In Indiana, what has come to be known as the “Romeo and Juliet” defense, has been codified by the Indiana Legislature. See A.W. v. State, No. 20A03-1606-JV-1333, 2017 WL 586475, at 2 (Ind. Ct. App. Feb. 14, 2017). In describing the defense, one Indiana appellate judge stated “that the General Assembly created the Romeo and Juliet defense for situations where genuine love between consenting partners may be found to excuse behavior that would otherwise be criminal.” Beedy v. State, 58 N.E.3d 987, 991 (Ind. Ct. App. 2016), transfer denied, 2017 WL 237764 (Ind. Jan. 12, 2017). To be sure though, the defense has conditions, which all must be satisfied before the defense can successfully be used.
Indiana Code § 35-42-4-9 states that the crime of sexual misconduct with a minor is defined as a person at least eighteen (18) years of age who, with a child at least fourteen (14) years of age but less than sixteen (16) years of age, performs or submits to sexual intercourse or other sexual conduct commits sexual misconduct with a minor, a Level 5 felony. However, it is a defense to a prosecution of the crime if:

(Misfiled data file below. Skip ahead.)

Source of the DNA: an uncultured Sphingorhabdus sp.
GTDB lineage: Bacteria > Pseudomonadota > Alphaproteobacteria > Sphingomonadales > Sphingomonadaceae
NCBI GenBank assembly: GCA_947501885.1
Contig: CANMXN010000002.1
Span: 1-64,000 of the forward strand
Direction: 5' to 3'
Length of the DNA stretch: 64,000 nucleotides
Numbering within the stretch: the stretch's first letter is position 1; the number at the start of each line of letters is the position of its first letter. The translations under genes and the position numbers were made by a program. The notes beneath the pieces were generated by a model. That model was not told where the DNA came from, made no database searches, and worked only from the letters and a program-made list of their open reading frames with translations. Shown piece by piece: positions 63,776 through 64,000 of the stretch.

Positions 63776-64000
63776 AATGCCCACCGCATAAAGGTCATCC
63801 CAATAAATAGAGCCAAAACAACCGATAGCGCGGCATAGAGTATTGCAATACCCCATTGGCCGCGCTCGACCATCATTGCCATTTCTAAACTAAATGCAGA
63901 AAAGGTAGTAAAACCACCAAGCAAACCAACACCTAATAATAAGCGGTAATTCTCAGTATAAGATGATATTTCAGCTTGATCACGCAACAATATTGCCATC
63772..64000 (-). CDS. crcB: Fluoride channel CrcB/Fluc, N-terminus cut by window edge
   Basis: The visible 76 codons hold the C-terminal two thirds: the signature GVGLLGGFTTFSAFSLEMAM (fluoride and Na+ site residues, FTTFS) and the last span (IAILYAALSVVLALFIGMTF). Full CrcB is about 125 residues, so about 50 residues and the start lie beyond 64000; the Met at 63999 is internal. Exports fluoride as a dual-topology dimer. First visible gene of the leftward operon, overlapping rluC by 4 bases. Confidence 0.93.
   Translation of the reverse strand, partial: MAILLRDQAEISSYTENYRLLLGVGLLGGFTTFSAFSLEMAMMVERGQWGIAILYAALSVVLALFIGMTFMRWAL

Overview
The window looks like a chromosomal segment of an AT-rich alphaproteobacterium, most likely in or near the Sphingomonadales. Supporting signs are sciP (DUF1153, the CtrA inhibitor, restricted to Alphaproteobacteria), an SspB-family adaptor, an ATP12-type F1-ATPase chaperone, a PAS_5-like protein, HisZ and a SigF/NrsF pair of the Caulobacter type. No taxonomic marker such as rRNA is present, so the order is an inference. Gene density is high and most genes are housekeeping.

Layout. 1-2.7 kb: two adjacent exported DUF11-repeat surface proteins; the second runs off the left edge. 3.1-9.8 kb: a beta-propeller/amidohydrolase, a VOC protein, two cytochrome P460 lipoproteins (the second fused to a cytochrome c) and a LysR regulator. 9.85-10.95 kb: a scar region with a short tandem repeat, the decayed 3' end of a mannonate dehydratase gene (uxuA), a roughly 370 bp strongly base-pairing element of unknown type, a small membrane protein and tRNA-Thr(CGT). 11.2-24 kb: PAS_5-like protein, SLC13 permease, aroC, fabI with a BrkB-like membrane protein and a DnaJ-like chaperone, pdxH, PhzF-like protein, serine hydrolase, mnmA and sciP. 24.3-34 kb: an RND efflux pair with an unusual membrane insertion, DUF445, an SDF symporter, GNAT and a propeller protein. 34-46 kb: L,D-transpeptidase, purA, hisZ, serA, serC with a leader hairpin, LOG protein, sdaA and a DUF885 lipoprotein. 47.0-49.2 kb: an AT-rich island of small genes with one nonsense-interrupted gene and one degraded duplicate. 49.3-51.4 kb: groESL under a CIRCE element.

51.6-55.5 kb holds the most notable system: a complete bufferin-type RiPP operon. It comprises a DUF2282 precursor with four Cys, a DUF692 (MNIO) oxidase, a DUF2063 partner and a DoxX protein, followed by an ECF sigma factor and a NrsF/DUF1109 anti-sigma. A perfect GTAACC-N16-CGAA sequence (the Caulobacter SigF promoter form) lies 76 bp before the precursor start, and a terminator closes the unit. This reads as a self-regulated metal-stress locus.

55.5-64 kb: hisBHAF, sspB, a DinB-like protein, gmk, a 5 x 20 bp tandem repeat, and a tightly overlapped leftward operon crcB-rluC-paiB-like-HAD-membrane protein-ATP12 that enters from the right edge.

- The person is not more than four (4) years older than the victim;
- The relationship between the person and the victim was a dating relationship or an ongoing personal relationship. The term “ongoing personal relationship” does not include a family relationship;
- The crime was not committed by a person who is at least twenty-one (21) years of age; was not committed by using or threatening the use of deadly force; was not committed while armed with a deadly weapon; did not result in serious bodily injury; was not facilitated by furnishing the victim, without the victim’s knowledge, with a drug or a controlled substance or knowing that the victim was furnished with the drug or controlled substance without the victim’s knowledge; and was not committed by a person having a position of authority or substantial influence over the victim.
In addition to Indiana, other states have permitted or created this defense as well. While the language of the various defenses vary, the intent of the provisions is the same. See, e.g., Danielle Flynn, All the Kids Are Doing It: The Unconstitutionality of Enforcing Statutory Rape Laws Against Children and Teenagers 47 New. Eng. L. Rev. 681, 687–90 (2013) (exploring the age gap provisions and the so-called Romeo and Juliet laws).
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